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After More Than a Decade of Decline Teenage Birthrates Climb

Between 1991 and 2006, the United States saw a steady decrease in the teen birthrate.1  However, data released in early December by the Centers for Disease Control and Prevention show a three percent increase between 2005 and 2006, stirring commentary from both comprehensive sexuality education advocates and abstinence-only-until-marriage supporters.2

Specifically, the new data finds that among young women ages 15–19,  the teen birthrate increased from 40.5 per 1,000 women to nearly 42, totaling 20,000 additional teenage births a year. 3  The increase was highest in African-American teens and young women ages 18 and 19; only Asian women continued to decline.4 

Despite the overwhelming federal funding and support they have received, members of the abstinence-only-until-marriage industry are shirking any responsibility for the increase in the teen birthrate. Tony Perkins, President of the Family Research Council, a far right organization that supports abstinence-only-until-marriage programs, said, “So-called comprehensive sex education falsely exaggerates the protective effect of condoms and promotes unsafe behavior.  The results could not be clearer—an increase in STD rates in young people, and an increase in out-of-wedlock teenage pregnancies.”5

However, a recent letter sent to congressional leadership by 10 leading public health researchers urged Congress to stop funding for abstinence-only-until-marriage programs, warning that the programs withhold “potentially life-saving information,” and questioning the reasonableness of encouraging young people to abstain from sexual activity until they are married.6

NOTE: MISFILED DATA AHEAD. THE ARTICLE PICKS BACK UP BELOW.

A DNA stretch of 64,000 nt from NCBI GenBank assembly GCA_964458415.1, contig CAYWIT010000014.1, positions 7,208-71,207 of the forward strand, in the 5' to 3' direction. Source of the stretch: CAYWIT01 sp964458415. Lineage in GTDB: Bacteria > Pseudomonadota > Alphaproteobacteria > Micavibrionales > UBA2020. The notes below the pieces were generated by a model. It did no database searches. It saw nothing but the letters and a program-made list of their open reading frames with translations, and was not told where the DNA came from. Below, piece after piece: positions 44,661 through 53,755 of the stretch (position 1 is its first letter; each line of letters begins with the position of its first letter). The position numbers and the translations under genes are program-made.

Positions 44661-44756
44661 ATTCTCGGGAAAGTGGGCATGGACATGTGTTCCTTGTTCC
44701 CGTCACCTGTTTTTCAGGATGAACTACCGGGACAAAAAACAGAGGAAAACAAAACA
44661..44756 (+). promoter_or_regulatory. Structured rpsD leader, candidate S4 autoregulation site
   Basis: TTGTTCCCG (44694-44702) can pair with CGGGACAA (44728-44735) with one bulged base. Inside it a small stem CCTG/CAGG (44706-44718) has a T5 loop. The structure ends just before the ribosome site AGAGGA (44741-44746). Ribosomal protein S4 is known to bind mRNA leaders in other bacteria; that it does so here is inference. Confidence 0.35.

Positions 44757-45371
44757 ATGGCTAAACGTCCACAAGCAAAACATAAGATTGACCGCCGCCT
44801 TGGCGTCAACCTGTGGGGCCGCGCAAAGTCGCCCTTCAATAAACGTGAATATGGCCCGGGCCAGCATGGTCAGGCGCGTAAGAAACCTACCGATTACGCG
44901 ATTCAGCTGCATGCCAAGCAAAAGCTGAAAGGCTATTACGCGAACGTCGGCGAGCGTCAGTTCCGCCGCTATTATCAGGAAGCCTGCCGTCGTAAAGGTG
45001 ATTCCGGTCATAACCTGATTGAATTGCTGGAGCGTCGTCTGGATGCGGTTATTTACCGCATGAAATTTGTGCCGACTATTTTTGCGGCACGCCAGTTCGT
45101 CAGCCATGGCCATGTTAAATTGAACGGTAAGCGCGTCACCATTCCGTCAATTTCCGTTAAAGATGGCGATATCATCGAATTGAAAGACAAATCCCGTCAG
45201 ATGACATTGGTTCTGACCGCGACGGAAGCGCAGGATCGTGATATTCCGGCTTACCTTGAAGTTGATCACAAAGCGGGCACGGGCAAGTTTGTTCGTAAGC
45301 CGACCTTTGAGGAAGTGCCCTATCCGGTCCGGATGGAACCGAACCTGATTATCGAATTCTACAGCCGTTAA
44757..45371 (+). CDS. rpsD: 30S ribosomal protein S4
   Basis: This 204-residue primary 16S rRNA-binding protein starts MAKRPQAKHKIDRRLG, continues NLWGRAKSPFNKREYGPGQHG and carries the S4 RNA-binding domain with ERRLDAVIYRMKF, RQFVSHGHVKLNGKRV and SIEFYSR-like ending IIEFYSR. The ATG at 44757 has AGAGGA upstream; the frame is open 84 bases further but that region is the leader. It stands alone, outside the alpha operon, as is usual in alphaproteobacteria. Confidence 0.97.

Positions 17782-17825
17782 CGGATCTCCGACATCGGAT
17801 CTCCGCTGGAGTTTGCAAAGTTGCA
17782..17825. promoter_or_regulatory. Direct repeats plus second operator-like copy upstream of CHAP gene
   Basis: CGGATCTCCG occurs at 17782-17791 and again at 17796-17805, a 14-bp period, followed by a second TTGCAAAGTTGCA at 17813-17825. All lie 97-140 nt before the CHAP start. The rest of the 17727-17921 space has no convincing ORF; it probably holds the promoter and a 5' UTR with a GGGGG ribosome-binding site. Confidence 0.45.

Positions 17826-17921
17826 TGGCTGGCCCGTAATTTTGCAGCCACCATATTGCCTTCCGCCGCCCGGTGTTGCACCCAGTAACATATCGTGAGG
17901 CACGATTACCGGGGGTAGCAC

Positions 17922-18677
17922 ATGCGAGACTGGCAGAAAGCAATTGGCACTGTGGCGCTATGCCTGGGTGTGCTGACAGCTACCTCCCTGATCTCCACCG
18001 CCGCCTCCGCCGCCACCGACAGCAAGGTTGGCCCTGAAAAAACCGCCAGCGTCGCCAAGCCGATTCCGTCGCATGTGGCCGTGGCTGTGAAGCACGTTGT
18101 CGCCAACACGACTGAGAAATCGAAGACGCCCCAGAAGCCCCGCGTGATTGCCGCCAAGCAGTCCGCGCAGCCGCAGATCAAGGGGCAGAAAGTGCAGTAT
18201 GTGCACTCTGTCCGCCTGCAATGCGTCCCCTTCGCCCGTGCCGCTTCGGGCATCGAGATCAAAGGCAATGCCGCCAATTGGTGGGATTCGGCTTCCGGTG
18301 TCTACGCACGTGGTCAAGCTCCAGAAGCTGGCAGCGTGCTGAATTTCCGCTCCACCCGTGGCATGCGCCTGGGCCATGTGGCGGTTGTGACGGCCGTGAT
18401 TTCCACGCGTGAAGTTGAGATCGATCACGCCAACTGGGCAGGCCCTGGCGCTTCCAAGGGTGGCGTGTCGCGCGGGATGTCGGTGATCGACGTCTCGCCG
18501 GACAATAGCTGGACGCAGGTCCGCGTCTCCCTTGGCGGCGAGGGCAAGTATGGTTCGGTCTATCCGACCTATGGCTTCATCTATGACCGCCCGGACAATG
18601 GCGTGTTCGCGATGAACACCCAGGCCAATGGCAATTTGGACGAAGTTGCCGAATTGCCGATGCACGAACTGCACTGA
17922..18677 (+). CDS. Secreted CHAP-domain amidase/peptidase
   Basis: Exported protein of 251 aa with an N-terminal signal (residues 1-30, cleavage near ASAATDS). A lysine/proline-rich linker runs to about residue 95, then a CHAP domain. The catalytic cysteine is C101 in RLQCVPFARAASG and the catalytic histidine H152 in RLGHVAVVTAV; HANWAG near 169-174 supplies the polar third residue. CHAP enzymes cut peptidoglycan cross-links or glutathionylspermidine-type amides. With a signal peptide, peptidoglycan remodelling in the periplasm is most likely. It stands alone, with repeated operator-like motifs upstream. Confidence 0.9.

Advocacy groups called on Congress to eliminate abstinence-only-until-marriage funding.  William Smith, vice president for public policy SIECUS,  said “After all of these years and more than a billion dollars poured into failed programs, what do we have to show for it?  A giant step backwards.  Congress needs to follow the public health evidence and end abstinence-only-until-marriage funding.”


  1. Brady Hamilton, et. al., “Births: Preliminary Data for 2006,” National Vital Statistics Reports, vol. 56, no. 7, December 5, 2007, pp. 1-18., accessed at: <>.
  2. Ibid.
  3. Ibid.
  4. Ibid.
  5. Family Research Council, “Teen Birth Rate Increase Demonstrates Need For Authentic Abstinence Education,” Press Release published 6 December 2007, accessed 22 January 2008
  6. Cheryl Wetzstein, “Hill urged to cut abstinence funding,” Washington Times, 28 November 2007, accessed 22 January 2008, <>.